Automatic Control Valves, Pressure Reducing Valves
A Pressure Reducing Valve (PRV) is an Automatic Control Valve designed to reduce a higher unregulated inlet pressure to a constant, reduced downstream (outlet) pressure regardless of variations in demand and/or upstream (inlet) water pressure.
Pilot Operated Pressure Reducing Valves
The throttled position of the main valve is controlled by an adjustable pilot valve operating in conjunction with an orifice (or needle valve). The pilot valve senses the downstream (outlet) pressure and reacts immediately as the outlet pressure increases or decreases with varying demand.
The pilot senses the downstream (outlet) pressure and reacts immediately to add or remove water from the top of the main valve diaphragm assembly, allowing the valve to reposition and throttle as the outlet pressure tends to increase or decrease with varying flow demand. The pilot diaphragm will automatically sense the changes in the flow of the system as it continuously controls the main valve to throttle or to open or close and maintain the desired, preset reduced outlet pressure. The throttling action of the main valve provides the required reduced downstream pressure.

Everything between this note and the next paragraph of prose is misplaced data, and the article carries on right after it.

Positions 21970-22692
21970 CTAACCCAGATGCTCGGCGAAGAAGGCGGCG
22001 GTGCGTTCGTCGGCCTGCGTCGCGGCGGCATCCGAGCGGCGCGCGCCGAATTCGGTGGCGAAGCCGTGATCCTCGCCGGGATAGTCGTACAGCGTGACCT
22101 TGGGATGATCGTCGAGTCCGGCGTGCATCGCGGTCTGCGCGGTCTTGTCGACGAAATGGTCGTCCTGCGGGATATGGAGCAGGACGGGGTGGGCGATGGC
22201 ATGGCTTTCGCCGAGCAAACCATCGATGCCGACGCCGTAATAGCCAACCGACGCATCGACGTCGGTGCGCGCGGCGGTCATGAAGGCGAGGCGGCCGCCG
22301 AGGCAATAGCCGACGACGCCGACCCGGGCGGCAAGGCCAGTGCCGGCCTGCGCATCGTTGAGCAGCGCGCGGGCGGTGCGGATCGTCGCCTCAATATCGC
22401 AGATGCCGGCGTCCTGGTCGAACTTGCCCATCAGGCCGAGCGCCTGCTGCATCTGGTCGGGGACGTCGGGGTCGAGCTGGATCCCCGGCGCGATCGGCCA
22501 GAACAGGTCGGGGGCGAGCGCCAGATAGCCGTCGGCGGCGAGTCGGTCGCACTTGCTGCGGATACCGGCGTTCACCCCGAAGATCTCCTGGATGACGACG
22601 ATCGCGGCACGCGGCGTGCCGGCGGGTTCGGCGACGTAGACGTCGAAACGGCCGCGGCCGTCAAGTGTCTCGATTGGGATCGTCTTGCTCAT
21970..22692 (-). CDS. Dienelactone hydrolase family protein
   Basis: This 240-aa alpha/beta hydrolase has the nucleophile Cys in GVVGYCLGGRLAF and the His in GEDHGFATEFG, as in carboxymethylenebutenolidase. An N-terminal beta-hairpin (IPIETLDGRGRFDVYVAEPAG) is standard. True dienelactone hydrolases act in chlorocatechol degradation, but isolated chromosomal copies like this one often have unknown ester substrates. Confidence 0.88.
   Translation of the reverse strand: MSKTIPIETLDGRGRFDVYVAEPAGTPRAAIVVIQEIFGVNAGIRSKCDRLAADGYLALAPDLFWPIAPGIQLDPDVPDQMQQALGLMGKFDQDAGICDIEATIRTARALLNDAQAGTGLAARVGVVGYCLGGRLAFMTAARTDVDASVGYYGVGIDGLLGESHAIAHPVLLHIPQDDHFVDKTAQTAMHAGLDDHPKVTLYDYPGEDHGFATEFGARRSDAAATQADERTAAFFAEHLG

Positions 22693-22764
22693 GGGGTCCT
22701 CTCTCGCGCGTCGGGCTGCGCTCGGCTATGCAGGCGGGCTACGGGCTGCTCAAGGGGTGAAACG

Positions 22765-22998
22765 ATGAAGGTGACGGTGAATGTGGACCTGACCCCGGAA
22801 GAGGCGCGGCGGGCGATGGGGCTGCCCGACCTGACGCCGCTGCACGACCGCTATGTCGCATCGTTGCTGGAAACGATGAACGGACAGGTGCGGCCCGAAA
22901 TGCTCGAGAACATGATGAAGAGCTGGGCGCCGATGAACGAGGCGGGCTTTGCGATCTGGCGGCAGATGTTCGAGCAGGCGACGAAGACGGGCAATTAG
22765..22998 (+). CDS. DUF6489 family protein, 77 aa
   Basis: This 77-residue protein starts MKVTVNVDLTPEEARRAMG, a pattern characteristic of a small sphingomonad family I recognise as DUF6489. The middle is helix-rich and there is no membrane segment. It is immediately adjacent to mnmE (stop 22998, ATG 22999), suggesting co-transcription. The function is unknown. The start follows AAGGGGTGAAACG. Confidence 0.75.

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unctions of Pressure Reducing Valves
A pressure-reducing valve is able to control pressure through the fully automatic self-contained operation without the necessity of an external power source. The main functions of a pressure-reducing valve are:
In steam systems, pressure-reducing valves are used to get precise control of downstream pressure. These valves automatically adjust the valve opening and adjust the pressure to keep it constant during pressure fluctuations. Properly selected pressure-reducing valves can be used for water hammer protection under defined conditions. They can also be used as bypass valves for saving the system during power failures. Pressure-reducing valves are capable of taking rapid action by immediate sensing and adjusting based on the downstream pressure.
Types of Pressure Reducing Valves
A pressure-reducing valve in a steam system works by balancing the steam pressure with a spring. Most of the modern pressure-reducing valves are manufactured using this basic concept. Based on the mechanism of controlling the valve opening, pressure-reducing valves are classified into two types:
Direct acting pressure reducing valve and Pilot-operated pressure-reducing valve.
Direct-acting pressure-reducing valve:
Direct-acting pressure-reducing valves are ideal for small loads where precise pressure control is not required. They are manufactured in a compact size, cheap, and very easy to install. However, they usually have more variation from the set pressure as compared to their pilot-operated counterpart.
Direct-acting pressure-reducing valves are designed for point-of-use installation. This is the simplest type of pressure-reducing valve that operates with either a flat diaphragm or convoluted bellows. It does not need an external sensing line downstream to operate as it is self-contained. The accuracy of direct-acting PRVs is typically (+/-) 10% of the downstream set point.